Whether you call a studio, a two-bedroom or a multi-level unit home, apartments can sometimes feel low on space—particularly when children enter the picture. So what can you do as a renter to make your space more hospitable for a larger family?
Here are a few easy tips to try out to make your apartment feel more spacious once you have kids.
How purposeful are you being about the furniture in your apartment? For example, dining rooms are great, but what are you doing with that space when it's not meal time? Consider swapping out your dining table for a large trunk or crate—when a tablecloth is draped over it, it's dinnertime, but when the dishes are cleared, it might contain your after-dinner board games or activities. Take stock of your major furniture items and find ways to make them dual-purpose.
You know what takes up a lot of unnecessary floor space? Dressers. As such, you can often actually save space by hanging your children's clothes versus shoving them into drawers. And since these clothing items are typically shorter in length than adult-size clothes, you can often add a second or third tension rod to the vertical space of a closet for additional hanging room.
While an apartment may lack in square footage, there's one area in which space is underused, generally speaking. Vertical space provides an opportunity to increase your storage capacity when children enter the picture, without taking up valuable floor space. Seek opportunities to incorporate tall storage units or floating shelves to maximize your vertical space. (Bonus benefit—you can prioritize which toys and play accessories you want in the daily routine by placing messy or cumbersome toys out of arm's reach of the kids.)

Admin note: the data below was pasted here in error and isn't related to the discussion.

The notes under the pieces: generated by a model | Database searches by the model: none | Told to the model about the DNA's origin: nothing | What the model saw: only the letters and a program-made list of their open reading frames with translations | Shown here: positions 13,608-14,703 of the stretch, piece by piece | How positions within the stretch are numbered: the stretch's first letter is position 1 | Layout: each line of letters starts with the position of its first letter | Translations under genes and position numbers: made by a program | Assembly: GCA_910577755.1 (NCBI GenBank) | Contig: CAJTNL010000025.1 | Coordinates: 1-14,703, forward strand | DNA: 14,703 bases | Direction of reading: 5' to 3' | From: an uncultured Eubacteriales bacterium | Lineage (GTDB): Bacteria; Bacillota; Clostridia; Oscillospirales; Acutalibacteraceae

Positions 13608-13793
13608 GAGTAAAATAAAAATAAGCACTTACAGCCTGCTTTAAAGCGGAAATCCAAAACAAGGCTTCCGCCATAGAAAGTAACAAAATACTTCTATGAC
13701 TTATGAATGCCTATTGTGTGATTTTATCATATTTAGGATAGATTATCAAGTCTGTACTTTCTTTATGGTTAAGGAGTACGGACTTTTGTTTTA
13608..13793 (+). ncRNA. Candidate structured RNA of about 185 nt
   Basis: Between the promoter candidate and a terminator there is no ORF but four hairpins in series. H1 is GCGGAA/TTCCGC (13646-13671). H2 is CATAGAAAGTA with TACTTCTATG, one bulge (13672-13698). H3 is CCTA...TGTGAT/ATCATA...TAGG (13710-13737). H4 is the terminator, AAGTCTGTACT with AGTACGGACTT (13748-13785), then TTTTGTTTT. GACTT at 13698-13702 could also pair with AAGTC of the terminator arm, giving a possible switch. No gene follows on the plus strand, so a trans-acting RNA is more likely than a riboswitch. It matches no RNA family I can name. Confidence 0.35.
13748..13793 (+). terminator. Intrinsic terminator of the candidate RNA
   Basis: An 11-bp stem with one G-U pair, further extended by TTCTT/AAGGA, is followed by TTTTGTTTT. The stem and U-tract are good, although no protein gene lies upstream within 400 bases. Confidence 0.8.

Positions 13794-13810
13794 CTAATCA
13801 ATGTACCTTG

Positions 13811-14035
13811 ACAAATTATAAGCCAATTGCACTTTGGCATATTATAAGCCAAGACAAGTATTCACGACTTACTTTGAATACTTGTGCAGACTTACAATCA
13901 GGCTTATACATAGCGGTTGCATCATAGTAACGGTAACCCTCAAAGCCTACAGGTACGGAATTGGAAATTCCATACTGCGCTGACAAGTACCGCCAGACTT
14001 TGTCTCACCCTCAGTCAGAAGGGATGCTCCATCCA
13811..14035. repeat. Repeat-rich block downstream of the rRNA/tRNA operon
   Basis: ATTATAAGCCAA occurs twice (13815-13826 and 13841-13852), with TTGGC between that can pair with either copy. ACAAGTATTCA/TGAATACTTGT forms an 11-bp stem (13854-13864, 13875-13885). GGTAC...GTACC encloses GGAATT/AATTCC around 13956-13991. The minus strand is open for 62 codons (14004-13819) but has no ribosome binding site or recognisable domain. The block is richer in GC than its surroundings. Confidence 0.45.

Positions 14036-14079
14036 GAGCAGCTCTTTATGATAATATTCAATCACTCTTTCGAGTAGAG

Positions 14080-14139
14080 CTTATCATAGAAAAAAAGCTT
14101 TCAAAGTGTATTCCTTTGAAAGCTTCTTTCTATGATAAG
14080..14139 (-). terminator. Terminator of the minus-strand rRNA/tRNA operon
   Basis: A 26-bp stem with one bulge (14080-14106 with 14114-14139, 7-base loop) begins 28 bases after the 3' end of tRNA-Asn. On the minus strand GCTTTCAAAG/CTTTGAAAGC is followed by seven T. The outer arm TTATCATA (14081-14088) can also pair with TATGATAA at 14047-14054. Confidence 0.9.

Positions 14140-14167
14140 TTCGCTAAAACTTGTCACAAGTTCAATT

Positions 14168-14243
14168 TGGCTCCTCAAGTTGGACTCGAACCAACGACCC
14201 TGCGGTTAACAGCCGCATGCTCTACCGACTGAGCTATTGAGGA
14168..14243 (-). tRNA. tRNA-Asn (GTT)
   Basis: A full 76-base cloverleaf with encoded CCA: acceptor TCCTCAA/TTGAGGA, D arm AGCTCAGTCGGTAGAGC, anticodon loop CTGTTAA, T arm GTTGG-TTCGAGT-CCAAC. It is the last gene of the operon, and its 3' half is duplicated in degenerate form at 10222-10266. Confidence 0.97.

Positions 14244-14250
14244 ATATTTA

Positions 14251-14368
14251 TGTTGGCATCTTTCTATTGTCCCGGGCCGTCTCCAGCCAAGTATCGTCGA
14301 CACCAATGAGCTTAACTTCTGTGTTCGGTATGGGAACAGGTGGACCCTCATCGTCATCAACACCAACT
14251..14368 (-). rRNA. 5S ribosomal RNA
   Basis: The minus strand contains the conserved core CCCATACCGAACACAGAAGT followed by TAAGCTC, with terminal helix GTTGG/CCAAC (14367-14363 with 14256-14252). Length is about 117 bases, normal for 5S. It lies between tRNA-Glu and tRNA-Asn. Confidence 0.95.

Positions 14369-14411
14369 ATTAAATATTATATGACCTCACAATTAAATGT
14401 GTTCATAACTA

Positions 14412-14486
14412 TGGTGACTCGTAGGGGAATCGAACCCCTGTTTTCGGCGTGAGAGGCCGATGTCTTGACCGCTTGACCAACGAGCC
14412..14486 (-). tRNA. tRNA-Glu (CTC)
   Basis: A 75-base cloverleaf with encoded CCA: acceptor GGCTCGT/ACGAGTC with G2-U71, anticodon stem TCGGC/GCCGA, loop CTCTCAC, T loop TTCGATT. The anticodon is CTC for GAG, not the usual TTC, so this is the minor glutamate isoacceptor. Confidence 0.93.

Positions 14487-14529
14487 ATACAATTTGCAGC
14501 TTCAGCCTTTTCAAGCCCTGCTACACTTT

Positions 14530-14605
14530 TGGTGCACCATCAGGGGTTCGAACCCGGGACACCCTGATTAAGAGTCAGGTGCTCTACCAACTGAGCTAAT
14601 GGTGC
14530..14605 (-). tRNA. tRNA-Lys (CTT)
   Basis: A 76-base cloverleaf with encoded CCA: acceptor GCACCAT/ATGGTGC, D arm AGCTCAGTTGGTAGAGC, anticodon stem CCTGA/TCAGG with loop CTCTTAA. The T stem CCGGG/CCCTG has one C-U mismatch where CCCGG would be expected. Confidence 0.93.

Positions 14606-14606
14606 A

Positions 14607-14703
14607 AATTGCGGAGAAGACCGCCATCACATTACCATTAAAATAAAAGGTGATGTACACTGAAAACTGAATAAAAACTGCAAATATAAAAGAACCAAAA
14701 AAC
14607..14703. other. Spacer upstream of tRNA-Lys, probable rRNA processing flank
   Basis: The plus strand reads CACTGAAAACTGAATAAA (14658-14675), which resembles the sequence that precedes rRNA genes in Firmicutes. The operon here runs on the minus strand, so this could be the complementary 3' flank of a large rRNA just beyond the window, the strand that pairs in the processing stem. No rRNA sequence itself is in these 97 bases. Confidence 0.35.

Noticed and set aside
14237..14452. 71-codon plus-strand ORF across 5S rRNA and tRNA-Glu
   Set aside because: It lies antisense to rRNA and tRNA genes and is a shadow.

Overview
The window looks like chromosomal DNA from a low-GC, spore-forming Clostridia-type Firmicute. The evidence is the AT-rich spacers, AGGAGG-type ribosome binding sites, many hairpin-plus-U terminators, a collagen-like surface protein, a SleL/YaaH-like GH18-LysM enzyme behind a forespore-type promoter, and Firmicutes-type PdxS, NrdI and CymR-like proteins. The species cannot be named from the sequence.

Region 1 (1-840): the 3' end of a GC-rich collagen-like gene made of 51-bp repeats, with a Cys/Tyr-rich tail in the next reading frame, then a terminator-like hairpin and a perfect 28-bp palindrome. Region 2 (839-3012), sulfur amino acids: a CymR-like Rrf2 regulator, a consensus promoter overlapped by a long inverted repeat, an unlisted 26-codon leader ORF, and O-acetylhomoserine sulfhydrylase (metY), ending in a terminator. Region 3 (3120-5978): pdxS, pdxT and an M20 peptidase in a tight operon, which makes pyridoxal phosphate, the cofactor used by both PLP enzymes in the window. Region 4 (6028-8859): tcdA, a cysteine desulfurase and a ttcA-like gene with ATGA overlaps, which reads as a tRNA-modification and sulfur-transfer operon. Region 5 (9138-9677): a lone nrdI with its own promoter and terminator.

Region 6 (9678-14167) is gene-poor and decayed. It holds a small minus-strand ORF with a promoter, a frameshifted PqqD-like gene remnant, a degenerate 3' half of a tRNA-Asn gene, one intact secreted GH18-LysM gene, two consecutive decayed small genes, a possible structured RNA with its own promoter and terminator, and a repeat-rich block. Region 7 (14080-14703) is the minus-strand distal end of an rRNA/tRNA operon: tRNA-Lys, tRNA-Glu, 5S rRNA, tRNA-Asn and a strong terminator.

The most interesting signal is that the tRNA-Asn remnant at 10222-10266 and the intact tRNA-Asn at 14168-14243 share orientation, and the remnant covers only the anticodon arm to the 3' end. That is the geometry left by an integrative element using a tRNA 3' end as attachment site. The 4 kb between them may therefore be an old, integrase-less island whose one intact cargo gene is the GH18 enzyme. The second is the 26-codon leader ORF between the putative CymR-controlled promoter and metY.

Fold When Possible
We all have furniture pieces that we only use on certain occasions or that we use for a limited time once or twice a day—whether it's dining chairs or living room seating. Now think about if that furniture could be easily cleared and stored to make room for playtime or guests or parties? Consider purchasing furniture that is foldable or collapsible. When in use, they serve their purposes—and when not in use, you can open up your apartment space by stowing them in the closet.
Bunk the Beds
If your household includes kids (emphasis on the plural there), avoid shoving multiple full-size beds into a small space by bunking. This even gives your children the opportunity to personalize their wall and over-bed space—not to mention that bunk beds typically offer under-bed storage. Plus, bunk beds have that added appeal of acting almost like a toy in and of itself thanks to the climbing/play element.